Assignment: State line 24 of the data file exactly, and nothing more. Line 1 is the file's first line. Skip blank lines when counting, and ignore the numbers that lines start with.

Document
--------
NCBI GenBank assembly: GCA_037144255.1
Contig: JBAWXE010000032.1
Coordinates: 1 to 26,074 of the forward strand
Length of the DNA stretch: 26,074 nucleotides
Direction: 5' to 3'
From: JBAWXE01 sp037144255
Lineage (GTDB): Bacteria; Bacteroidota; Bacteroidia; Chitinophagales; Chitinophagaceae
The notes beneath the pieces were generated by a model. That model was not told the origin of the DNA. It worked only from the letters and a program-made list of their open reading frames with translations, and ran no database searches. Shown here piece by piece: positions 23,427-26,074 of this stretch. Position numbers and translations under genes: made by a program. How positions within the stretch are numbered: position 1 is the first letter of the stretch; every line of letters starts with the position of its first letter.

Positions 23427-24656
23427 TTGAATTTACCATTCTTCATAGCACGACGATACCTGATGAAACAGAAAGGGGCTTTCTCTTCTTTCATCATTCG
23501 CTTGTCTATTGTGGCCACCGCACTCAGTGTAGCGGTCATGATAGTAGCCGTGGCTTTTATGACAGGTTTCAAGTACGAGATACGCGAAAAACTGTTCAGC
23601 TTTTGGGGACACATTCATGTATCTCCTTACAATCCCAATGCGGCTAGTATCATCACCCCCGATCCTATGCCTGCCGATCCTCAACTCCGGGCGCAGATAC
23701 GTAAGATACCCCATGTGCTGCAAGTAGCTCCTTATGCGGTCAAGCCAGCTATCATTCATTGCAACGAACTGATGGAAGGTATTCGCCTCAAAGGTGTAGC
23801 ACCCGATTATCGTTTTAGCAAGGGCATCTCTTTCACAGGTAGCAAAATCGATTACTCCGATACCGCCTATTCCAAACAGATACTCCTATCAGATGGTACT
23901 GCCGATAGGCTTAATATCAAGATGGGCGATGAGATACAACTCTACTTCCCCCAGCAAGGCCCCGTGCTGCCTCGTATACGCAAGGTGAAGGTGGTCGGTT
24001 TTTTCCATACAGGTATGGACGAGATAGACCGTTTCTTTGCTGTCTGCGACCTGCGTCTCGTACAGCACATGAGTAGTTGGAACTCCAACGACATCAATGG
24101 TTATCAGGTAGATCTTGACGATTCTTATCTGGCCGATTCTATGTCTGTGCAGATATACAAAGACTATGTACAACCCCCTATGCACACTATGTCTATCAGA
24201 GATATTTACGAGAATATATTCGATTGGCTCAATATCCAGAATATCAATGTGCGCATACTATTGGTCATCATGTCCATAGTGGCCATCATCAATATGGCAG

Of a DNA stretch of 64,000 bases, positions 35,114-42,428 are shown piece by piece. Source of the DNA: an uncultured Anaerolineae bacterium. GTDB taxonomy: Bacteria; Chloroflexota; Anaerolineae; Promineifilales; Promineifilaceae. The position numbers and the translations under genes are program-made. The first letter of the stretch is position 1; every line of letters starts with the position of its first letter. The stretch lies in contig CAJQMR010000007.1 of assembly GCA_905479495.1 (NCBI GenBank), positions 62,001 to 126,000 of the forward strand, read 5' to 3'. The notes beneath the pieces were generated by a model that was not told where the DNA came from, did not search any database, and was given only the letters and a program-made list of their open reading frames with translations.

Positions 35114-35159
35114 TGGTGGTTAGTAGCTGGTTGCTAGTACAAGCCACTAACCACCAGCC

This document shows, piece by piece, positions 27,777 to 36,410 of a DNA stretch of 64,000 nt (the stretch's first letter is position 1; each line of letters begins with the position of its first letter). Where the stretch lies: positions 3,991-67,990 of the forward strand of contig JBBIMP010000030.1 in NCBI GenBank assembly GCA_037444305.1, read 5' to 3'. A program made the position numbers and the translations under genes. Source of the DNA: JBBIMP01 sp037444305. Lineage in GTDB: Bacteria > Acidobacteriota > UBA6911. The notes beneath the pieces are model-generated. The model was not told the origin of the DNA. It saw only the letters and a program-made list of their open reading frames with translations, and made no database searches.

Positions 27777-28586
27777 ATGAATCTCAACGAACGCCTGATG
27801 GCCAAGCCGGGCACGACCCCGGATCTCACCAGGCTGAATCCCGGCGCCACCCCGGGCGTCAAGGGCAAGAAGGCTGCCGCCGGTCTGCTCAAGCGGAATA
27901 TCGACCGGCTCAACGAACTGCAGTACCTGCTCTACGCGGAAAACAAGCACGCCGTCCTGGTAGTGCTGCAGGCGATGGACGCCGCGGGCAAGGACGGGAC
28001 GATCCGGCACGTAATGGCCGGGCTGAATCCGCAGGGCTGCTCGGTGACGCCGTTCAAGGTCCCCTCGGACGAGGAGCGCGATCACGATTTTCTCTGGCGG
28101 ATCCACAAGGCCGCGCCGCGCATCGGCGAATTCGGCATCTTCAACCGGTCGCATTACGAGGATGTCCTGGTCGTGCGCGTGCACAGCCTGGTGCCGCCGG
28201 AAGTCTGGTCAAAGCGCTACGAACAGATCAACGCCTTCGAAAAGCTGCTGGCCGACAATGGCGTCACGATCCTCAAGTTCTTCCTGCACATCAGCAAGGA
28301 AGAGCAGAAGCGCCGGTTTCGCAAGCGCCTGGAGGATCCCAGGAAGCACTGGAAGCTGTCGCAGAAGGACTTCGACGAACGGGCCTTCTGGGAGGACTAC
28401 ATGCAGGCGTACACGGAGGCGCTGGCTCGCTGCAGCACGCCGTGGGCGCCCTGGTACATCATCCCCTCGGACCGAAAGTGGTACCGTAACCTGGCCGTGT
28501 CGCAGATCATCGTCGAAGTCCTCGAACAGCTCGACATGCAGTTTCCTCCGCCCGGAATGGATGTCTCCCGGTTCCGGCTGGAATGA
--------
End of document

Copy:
27777 ATGAATCTCAACGAACGCCTGATG